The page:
In 2006, Faber published Doreen Lawrence’s memoir And Still I Rise. It is a harrowing but important and moving book. The rawness of Doreen’s grief and anger is palpable.
Among many memorable passages is her recollection of the night of her son Stephen’s murder in April 1993 and the days that followed it, when police officers destroyed what should have been an open and shut case through incompetence, corruption and sheer racism.
Perhaps the most famous ‘unsolved’ murder in postwar British history, the Lawrence case had already, by the time the book was published, brought about profound changes in policing and in the way hate crimes are treated, but it was no nearer resolution than it had been ten years before. All roads to justice seemed blocked. Five young men, notorious in south-east London for their aggression, racism and obsession with knives, had emerged as chief suspects within hours of the killing, but their police interviews and searches of their homes were bungled from the start. Despite being named repeatedly and invited to sue for libel if they were innocent, notably by the Daily Mail, they seemed to enjoy immunity from retribution. Their brazen, swaggering contempt was displayed to a huge TV audience as they left the Macpherson inquiry after refusing point-blank to answer any questions about their involvement in the murder.
A private prosecution against three of the suspects had been thrown out in 1996. In 2004, the CPS had announced that it could not continue to build a prosecution for lack of evidence. For a hopeful minute it seemed that some evidence might emerge linking one of the original investigating officers to the father of one of the suspects, David Norris, who was finally convicted this week; but a much-hyped BBC investigation in 2006 produced no concrete evidence, though it undoubtedly contributed to the pressure on the Police Complaints Commission to re-examine the original investigation. (There is still a story to be told about the corruption of police officers by Clifford Norris and other south London gangsters).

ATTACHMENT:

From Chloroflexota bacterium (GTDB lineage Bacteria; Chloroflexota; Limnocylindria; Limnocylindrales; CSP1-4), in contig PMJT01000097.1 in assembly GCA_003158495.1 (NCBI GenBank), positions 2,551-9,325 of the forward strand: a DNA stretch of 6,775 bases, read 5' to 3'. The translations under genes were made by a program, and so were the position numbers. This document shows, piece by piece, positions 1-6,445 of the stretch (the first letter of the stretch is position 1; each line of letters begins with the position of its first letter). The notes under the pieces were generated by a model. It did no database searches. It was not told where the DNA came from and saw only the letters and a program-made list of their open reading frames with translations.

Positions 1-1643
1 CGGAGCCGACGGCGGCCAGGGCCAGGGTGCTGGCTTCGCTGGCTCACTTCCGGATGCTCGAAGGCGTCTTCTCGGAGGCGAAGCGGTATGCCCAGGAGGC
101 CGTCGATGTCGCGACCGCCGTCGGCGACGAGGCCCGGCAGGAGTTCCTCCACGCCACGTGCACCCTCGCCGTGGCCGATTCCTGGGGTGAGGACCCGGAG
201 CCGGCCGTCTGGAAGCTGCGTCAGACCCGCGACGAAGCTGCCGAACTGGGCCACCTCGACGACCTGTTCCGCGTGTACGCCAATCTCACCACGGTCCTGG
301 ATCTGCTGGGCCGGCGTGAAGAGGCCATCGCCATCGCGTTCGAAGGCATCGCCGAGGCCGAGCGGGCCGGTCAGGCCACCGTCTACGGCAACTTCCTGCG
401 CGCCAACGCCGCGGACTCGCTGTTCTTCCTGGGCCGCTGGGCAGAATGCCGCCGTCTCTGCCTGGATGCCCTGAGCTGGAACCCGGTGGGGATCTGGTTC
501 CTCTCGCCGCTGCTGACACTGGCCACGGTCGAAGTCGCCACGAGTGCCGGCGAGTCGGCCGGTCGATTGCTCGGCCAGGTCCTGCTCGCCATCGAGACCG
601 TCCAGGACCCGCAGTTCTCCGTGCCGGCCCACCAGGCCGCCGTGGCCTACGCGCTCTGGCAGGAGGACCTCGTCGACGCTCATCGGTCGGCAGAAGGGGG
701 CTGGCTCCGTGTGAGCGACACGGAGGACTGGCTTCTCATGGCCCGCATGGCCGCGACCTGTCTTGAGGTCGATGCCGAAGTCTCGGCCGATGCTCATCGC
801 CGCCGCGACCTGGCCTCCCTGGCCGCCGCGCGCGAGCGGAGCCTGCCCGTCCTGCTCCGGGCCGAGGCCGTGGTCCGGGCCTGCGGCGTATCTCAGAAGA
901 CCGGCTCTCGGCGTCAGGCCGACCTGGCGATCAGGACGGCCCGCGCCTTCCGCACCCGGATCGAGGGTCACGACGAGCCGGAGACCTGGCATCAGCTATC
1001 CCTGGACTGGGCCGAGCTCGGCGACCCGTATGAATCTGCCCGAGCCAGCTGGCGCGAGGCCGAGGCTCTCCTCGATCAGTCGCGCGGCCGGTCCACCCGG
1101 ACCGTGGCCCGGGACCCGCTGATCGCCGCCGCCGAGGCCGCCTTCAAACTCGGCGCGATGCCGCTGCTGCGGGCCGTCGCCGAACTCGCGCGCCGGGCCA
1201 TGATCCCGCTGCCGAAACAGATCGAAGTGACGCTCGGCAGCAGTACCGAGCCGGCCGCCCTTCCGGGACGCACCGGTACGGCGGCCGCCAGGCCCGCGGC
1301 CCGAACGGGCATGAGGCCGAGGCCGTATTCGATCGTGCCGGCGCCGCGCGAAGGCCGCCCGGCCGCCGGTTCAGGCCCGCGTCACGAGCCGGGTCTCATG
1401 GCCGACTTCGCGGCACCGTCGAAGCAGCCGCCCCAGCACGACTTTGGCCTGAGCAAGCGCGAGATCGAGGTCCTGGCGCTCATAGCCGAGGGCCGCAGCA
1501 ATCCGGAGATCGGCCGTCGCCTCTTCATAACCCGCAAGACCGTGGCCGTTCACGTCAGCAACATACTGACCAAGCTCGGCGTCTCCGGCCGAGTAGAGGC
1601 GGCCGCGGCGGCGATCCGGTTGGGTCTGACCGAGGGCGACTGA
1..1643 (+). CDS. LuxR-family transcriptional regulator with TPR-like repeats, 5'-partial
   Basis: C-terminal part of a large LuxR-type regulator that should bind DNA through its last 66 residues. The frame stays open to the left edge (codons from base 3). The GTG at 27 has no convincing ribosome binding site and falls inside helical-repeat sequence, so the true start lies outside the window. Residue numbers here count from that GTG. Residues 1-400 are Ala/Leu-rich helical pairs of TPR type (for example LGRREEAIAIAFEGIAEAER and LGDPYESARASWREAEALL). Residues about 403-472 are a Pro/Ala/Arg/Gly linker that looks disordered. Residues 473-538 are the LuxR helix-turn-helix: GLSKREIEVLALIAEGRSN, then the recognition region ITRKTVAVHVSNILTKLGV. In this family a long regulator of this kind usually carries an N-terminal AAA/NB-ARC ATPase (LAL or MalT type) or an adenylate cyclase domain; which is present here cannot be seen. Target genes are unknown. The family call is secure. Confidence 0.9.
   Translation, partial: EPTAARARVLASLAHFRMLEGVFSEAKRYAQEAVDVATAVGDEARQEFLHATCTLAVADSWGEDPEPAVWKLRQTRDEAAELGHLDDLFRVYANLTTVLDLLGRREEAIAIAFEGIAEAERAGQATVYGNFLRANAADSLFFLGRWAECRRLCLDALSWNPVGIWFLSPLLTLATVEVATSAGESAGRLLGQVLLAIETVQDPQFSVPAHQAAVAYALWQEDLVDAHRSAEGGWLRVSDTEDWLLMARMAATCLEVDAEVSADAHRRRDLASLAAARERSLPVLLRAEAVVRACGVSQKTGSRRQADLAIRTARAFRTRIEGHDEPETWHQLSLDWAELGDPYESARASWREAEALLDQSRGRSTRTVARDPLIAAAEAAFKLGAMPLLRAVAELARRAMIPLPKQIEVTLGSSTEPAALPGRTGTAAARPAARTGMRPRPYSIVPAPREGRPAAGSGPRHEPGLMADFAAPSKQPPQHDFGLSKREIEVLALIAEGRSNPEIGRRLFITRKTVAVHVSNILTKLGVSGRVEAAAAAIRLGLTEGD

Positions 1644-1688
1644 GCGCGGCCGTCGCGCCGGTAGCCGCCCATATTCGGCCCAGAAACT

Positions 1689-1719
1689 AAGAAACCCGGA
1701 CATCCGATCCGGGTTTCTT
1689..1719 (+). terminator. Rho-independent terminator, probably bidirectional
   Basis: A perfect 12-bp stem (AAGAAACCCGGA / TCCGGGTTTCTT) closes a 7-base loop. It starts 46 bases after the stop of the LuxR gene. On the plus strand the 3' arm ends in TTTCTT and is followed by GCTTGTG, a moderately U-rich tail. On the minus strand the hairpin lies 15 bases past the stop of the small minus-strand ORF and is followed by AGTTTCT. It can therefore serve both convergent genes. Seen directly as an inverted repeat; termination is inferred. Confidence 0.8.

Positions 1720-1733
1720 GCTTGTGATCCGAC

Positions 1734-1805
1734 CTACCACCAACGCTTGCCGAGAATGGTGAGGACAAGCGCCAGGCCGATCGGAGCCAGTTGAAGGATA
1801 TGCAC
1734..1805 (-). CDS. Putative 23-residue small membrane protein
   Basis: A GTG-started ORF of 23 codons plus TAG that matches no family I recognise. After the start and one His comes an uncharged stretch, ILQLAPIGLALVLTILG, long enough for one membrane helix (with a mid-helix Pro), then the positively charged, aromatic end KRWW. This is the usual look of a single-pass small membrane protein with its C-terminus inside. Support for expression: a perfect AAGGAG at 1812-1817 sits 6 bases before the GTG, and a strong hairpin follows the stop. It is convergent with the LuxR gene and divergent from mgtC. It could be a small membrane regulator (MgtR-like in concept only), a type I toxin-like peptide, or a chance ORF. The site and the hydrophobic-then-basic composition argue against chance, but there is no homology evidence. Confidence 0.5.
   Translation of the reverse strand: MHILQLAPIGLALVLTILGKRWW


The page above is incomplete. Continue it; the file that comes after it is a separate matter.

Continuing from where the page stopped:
This was the depressing context in which we published Doreen Lawrence’s memoir. The reception of the book was surprisingly muted. While the Daily Mail serialized it for three days, most of the other newspapers ignored it, as if they felt that that there was nothing new to be said about the case that could possibly interest their readers.
Mrs Lawrence was becoming a kind of Hecuba, whose unyielding determination and grief for her dead son could not any longer be accommodated. ‘Moving on’ was and is, after all, one of the most fashionable attitudes to the recent past in our society; bankers and lying politicians have done rather well out of this amnesiac habit. Mrs Lawrence refused to move on. She was vindicated this week when two of the suspects were found guilty and sentenced at the Old Bailey.
Her book is still in print and still relevant. As a mother’s elegy and as a call for justice, it has lost none of its power and relevance. There may still be trials of the other three suspects, one of whom seems to have been the leader of their little gang of violent and racist apprentice criminals. Stephen Lawrence goes on haunting the conscience of Britain.
And Still I Rise by Doreen Lawrence is available from the Faber website.